A bill requiring disclosure of a possible split estate condition upon the sale of residential property passed the Colorado Senate on January 24, 2014 in a unanimous vote.
The consumer protection and fracking-awareness bill orders sellers of residential property to disclose to buyers whether the surface of the property may be separately owned from the mineral rights beneath the land.
The bill also requires sellers to disclose any...
Global Warming and the Posture of Skepticism
Global Warming and the Posture of Skepticism
I couldn't believe my eyes when I saw it. There was my latest issue of Skeptical Inquirer magazine -- the "Magazine for Science and Reason" -- and on the cover were the words:
"Let's Cool It on Global Warming--Bjorn Lomborg."
I was stunned.
I started my professional career working for Skeptical Inquirer. My last book was excerpted there, and I'm currently a contributing editor.
Typically, the magazine debunks real nonsense--pseudoscience, claims about the paranormal, quack UFO visions, that kind of thing. And I'm totally with them: Crop circles are a prank, there's no Bigfoot or Nessie, and that untested herbal remedy you're taking might well be dangerous.
And yes: The face on Mars is just an interesting rock formation.
So what on earth was Skeptical Inquirer doing publishing someone like Lomborg--who, as I have shown here at DeSmogBlog, and as others have shown elsewhere, remains scientifically inaccurate when it comes to discussing the real risks posed by global warming?
Lomborg consistently--and irresponsibly--downplays the worst case scenarios that we have to worry about if we just continue to unrepentantly pollute the atmosphere with heat-trapping gases. And sure enough, here he is doing it in Skeptical Inquirer, right at the outset of his article:
Man-made climate change is certainly a problem, but it is categorically not the end of the world. Take the rise in sea levels as one example of how the volume of screaming is unmatched by the facts. In its 2007 report, the United Nations estimates that sea levels will rise about a foot over the remainder of the century. While this is not a trivial amount, it is also important to realize that it is not unknown to mankind: since 1860 we have experienced a sea level rise of about a foot without major disruptions…We dealt with rising sea levels in the past century, and we will continue to do so in this century. It will be problematic, but it is incorrect to posit the rise as the end of civilization."
This is claimed by Lomborg and Skeptical Inquirer to be the approach supported by "facts and reason.
But in fact, it's nothing of the sort.
First of all, it's not like we can suddenly stop worrying about sea level rise after the year 2100. Furthermore, the United Nations estimate cited by Lomborg is being outrageously misused. That UN report (PDF) fully admitted that its sea level rise projections for the year 2100 do not include "rapid dynamical changes in ice flow."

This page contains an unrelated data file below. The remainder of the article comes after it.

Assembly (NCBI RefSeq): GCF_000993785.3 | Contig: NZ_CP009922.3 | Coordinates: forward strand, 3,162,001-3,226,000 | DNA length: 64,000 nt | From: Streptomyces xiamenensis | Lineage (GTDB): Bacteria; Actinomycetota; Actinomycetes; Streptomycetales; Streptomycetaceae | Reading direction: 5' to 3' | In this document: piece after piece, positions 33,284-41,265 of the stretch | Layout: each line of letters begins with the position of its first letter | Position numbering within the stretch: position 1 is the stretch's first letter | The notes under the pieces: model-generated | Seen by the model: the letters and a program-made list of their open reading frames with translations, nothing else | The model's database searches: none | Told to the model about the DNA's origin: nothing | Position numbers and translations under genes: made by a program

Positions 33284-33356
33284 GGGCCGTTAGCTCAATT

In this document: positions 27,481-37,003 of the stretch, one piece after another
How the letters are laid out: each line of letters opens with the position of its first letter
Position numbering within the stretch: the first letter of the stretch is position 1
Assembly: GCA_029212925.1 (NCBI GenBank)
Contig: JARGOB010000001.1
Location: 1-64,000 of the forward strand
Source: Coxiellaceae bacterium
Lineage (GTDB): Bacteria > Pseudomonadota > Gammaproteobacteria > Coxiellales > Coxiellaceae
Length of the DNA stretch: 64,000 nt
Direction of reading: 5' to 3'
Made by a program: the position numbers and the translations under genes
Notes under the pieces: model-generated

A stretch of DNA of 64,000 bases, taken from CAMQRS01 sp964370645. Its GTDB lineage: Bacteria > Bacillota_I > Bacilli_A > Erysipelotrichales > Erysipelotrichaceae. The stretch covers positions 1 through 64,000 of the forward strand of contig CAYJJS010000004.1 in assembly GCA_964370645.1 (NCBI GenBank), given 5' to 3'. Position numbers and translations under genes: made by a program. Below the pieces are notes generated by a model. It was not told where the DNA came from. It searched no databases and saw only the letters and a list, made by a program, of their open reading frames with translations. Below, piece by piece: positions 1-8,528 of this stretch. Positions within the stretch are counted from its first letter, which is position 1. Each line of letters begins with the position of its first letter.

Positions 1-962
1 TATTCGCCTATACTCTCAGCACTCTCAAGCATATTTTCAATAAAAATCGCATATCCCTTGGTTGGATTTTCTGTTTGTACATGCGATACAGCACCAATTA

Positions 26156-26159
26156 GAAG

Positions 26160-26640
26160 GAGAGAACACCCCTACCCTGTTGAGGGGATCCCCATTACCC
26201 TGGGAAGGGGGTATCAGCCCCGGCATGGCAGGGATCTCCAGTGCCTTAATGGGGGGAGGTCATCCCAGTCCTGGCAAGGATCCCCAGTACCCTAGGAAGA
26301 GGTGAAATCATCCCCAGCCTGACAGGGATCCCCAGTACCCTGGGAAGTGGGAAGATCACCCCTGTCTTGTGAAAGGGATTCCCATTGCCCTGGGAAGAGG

Which, of course, is what everyone is really afraid of.
Here's the glaringly obvious and completely terrifying fact: If we don't do anything about global warming, if we just let it rip, we run the risk of eventually (no one knows exactly when) destabilizing the Greenland and West Antarctic ice sheets. And if these fall in the ocean we're talking about a sea level rise of many feet, not inches, and the resultant loss of major coastal cities, like New York.
How do we know this? Well, in a part that Lomborg doesn't cite, the self-same United Nations report explains: "The last time the polar regions were significantly warmer than present for an extended period (about 125,000 years ago), reductions in polar ice volume led to 4 to 6 m of sea level rise."
That's the world we're heading back to if we don't alter course quickly. In ignoring this fact, in simply pretending that all we have to do is worry about an inch of sea level rise, Lomborg is disqualifying himself from being taken seriously.
So what on earth is Skeptical Inquirer doing publishing him?
I think several things are going on here. One is simply that Lomborg employs the rhetoric of "science and reason" even as he actually abandons both. But alas, for someone who doesn't really know anything about global warming yet prides him or herself for supporting critical thinking, Lomborg might sound convincing.
Still, Skeptical Inquirer certainly ought to know that not everyone who claims to have science on his or her side actually does. Anti-evolutionists claim the support of science. So did tobacco companies. Indeed, they helped spin off an entire "sound science/junk science" movement that is basically dedicated to calling good science bad and bad science good.
But I think something else is going on here as well, far beyond naievete. A few issues back, Skeptical Inquirer published a very respectable two-part series of articles by Stuart Jordan laying out the mainstream scientific position on global warming (see here).
This was all to the good.
But perhaps in part because the organized "skeptic" movement in the US has so many overlaps with global warming denying free-market libertarianism--for complex reasons that I can't really address here--Jordan's articles caused a Skeptical Inquirer reader uproar, leading to several further responses from the author (see for example here).
And now, suddenly, we find Skeptical Inquirer publishing Lomborg.
I really support Skeptical Inquirer. I want it to do well. But to preserve credibility, it needs to cast aside the skeptic-libertarian readers who simply refuse to accept the overwhelming reality of global warming.
In this sense, publishing Bjorn Lomborg--whose claim to the mantle of science and reason cannot possibly be sustained--was a huge step backward.